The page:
There is one pitfall we might not be able to overcome: upgrade-ability. A properly built desktop can be upgraded endlessly, to the point where it is an entirely new computer. Laptops are also upgradeable, but to a significant less degree: the hard drive, memory, battery and optical drives are often changeable but good luck trying to upgrade the screen, motherboard or video card. Unfortunately, as the form factor gets smaller, the ability to upgrade decreases proportionally. Good luck trying to change the memory in that smart phone, or adding an optical drive to that net book.

To make our speculative super device, we want to keep two principles in the back of our mind at all times: longevity and recyclability. We've already made the assumption that the specifications of all devices types would largely plateau out, become equal. But I'm not saying that at this point technology growth would stop, merely that the growth of the three major form factors (desktop, laptop and smart phone) would all grow at the same rate. There will still be advances as people develop new technologies and find uses for them. So technology *will* advance, albeit and hopefully at a more sustainable pace.

I think these devices would need to have a long life span, technology sufficient to last as long as possible. And, when you are finally ready to get a new device, we need programs in place to reuse, resell or recycle the old ones, possibly even taking off from the price of a new device.

Could a device/system like this ever become mainstream? Companies such as Motorola are already taking the first step with their Atrix phone (though I've heard rumors the laptop dock is only available with certain plans...which doesn't bode well). Just imagine if a company, say Apple, announced tomorrow that they had a new iPhone that, with the right dock, could also be your iPad, MacBook and iMac? Would not flocks of people swarm out to buy it? I think so. And the other major vendors, Dell, HP, etc would all follow while Microsoft would probably try to slap Windows on everything. Unfortunately, it might not be in the best interest of these companies to work together, which would create a hell for consumers.

Ideally, I would like to see everything left as open as possible. I could go on for a good length of time on how I believe in the decoupling of hardware and software, but we shall save that for another post.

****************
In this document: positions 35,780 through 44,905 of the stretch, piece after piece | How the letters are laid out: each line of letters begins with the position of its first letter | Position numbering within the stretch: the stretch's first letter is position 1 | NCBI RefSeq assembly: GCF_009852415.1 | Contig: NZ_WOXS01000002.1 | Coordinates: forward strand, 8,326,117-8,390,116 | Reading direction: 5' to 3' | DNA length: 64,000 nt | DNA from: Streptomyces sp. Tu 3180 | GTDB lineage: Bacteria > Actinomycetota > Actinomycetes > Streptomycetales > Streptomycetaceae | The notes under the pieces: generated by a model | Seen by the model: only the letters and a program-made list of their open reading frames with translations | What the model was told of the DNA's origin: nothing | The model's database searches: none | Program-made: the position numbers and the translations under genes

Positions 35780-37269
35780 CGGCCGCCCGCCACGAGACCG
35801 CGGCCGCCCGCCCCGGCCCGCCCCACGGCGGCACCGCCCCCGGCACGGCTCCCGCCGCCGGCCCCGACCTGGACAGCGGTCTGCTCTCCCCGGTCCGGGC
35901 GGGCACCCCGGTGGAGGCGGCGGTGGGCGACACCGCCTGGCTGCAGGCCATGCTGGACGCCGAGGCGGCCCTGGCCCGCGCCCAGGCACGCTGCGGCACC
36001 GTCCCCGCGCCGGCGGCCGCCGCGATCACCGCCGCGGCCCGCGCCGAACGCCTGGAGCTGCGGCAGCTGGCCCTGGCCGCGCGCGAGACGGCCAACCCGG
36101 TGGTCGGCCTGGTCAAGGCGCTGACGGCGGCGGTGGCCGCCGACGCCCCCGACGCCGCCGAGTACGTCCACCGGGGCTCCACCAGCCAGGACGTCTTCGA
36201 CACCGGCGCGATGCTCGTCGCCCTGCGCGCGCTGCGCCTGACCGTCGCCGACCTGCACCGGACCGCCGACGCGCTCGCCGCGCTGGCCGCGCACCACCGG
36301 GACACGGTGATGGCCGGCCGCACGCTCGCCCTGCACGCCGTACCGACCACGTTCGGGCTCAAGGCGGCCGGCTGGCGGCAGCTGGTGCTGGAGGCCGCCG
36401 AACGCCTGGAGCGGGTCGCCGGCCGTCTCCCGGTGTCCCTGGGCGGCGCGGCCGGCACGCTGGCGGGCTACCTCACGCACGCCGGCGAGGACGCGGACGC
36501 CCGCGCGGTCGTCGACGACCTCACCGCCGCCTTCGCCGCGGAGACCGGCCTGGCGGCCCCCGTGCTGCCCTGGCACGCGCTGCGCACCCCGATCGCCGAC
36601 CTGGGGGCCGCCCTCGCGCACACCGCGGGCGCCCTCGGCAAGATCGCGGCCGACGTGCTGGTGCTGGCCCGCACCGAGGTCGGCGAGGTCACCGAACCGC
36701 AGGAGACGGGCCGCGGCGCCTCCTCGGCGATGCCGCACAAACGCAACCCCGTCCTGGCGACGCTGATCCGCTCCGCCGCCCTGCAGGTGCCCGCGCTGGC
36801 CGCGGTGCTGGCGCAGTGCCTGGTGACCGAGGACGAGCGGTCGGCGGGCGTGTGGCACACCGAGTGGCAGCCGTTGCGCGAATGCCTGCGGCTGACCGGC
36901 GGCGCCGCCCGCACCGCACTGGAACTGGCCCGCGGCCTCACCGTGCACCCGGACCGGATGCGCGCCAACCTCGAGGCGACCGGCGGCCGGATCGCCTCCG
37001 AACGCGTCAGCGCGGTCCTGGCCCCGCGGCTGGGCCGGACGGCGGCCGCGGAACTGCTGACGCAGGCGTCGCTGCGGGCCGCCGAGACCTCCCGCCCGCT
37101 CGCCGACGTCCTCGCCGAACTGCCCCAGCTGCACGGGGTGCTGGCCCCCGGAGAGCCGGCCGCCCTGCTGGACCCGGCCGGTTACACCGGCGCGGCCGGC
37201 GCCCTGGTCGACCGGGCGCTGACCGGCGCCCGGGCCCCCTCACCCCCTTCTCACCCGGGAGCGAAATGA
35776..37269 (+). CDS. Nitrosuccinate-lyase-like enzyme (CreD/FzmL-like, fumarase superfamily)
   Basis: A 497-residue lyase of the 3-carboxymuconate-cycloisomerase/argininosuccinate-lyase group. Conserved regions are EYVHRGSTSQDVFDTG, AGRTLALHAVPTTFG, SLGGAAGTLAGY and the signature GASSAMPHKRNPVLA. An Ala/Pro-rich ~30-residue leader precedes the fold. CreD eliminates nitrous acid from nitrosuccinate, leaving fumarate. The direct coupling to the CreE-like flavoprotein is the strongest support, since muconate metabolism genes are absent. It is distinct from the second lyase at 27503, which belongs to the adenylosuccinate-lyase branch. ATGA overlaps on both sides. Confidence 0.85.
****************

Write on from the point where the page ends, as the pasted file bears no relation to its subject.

The only way I would like to see this happen is if people are in control of their own devices. For example, as a strong proponent of free and open source software, I'd want to be able to run my own operating system on my device, and still have my hardware work and interact with other devices. We can place extra security and encryption on the devices (biometrics, perhaps), to help prevent the devices from being compromised if lost.

The phone component needs to optional. We can add a SIM card slot onto the device, and hopefully, carriers and manufactures will allow you to hook up to their networks seamlessly. The phone itself would be little more then an optionally installable application on the device. Hopefully carriers would remove those ridiculous data caps on their networks...but I know that is likely little more then a dream.

What about dedicated uses of the technology? Like I said, my desktop doubles as my DVR, and my ultimate device that I envision will hardly be able to record television shows for me if it's in my pocket on the other side of town.

This could be where device "reuse" comes in. In any case, there are likely to varying types of devices with different hardware capabilities. So it's not that crazy that I could use an older one, or cheaper one properly configured for DVR use while my main device stays with me.

We may still end up with multiple devices, but the fact is that the flexibility and configurability of the devices would all them to act as any other device, which would ultimately reduce the number of simultaneous devices we need at once. And with things such as longevity built into the device, they would need to be replaced less often, while the form factor can no longer improve.

I think such a technology has great potential. It's reasonable to implement, and could revolutionize the way we interact with our devices. But is has pitfalls as well, aspects we need to carefully avoid and implement properly if want to be successful. Nevertheless, I believe it is likely where we are to be headed, hopefully it'll be more of a blessing then a curse.

Do you agree? Feel free to share your thoughts and feelings in the comments, and have a great day!